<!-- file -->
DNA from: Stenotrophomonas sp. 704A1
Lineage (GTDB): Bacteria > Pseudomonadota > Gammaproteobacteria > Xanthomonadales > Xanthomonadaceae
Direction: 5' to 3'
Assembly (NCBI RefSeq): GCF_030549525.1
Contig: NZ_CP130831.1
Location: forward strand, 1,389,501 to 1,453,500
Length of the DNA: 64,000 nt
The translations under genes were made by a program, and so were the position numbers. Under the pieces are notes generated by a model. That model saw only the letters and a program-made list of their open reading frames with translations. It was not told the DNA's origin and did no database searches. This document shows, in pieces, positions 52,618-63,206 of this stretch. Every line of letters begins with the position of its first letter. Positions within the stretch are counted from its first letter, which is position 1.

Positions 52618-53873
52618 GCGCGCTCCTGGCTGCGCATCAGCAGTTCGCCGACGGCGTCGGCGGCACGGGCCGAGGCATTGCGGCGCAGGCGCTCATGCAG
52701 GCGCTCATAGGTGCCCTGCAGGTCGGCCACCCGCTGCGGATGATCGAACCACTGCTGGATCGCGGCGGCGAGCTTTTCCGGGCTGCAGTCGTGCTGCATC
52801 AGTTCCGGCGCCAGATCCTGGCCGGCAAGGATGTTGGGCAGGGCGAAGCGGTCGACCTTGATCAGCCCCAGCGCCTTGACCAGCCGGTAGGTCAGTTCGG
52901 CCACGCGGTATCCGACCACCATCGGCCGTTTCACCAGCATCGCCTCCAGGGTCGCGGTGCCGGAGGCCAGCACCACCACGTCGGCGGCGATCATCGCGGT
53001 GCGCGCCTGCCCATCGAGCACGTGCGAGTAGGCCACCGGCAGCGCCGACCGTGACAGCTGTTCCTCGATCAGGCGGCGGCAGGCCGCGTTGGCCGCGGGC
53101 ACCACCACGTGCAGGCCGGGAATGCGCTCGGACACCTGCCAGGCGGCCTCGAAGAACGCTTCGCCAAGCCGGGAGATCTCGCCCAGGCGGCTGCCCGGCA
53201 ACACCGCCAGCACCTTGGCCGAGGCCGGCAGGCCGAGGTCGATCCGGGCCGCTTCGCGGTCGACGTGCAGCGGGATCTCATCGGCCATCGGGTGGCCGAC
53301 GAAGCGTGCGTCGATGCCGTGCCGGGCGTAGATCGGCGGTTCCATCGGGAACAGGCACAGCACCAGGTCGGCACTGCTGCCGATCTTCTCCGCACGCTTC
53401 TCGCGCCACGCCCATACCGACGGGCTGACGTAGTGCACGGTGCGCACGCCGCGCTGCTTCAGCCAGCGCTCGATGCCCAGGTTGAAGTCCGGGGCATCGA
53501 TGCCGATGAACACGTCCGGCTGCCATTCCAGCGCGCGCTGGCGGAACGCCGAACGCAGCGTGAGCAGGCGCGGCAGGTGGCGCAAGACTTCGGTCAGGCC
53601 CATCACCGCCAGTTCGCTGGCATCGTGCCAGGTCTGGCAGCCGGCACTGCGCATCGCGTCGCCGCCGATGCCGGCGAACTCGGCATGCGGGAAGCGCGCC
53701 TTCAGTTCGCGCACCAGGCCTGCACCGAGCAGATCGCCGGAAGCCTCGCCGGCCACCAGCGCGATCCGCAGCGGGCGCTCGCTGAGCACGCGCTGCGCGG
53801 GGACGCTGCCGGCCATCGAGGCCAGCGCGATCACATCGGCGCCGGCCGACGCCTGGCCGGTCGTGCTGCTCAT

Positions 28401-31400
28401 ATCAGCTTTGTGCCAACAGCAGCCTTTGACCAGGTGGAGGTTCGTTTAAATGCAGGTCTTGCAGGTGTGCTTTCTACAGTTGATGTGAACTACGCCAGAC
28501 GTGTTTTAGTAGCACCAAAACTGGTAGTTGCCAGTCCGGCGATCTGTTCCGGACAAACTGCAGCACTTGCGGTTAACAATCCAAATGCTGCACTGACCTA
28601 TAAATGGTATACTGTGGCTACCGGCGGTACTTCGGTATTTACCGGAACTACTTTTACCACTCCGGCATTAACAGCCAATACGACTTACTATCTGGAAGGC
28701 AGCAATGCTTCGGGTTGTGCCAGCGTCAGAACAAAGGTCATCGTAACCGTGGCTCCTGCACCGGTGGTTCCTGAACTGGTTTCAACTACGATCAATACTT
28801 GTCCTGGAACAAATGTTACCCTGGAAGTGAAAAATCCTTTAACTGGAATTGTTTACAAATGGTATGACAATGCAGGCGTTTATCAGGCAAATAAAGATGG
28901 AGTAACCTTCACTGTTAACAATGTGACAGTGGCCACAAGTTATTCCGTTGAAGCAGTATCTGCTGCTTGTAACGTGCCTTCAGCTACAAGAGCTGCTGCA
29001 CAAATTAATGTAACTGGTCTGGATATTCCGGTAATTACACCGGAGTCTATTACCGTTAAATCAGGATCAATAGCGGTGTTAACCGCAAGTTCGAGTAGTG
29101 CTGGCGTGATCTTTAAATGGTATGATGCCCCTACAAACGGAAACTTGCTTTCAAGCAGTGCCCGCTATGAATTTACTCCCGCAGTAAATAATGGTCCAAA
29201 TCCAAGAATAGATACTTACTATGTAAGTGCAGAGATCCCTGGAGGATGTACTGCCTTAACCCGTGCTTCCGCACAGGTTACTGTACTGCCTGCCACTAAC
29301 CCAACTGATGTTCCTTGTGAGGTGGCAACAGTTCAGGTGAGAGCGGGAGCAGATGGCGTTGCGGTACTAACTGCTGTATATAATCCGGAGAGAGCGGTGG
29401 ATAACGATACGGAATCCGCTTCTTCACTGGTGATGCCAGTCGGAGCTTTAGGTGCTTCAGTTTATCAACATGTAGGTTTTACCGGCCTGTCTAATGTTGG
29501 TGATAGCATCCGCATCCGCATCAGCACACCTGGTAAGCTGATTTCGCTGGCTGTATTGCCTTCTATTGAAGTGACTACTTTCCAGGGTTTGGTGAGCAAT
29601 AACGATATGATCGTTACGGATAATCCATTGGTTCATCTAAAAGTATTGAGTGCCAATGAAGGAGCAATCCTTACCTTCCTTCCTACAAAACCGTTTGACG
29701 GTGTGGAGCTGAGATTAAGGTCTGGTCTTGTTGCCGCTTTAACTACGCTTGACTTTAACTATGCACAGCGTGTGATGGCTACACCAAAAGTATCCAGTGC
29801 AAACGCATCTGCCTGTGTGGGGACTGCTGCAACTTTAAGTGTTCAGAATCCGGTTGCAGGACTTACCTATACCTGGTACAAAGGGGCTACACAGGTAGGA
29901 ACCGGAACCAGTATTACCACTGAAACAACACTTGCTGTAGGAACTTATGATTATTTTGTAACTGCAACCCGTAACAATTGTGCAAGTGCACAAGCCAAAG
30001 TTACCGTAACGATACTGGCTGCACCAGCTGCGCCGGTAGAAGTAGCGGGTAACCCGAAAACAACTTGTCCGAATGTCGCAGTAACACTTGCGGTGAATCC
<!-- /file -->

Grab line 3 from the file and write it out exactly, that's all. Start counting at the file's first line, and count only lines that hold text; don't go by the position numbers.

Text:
Direction: 5' to 3'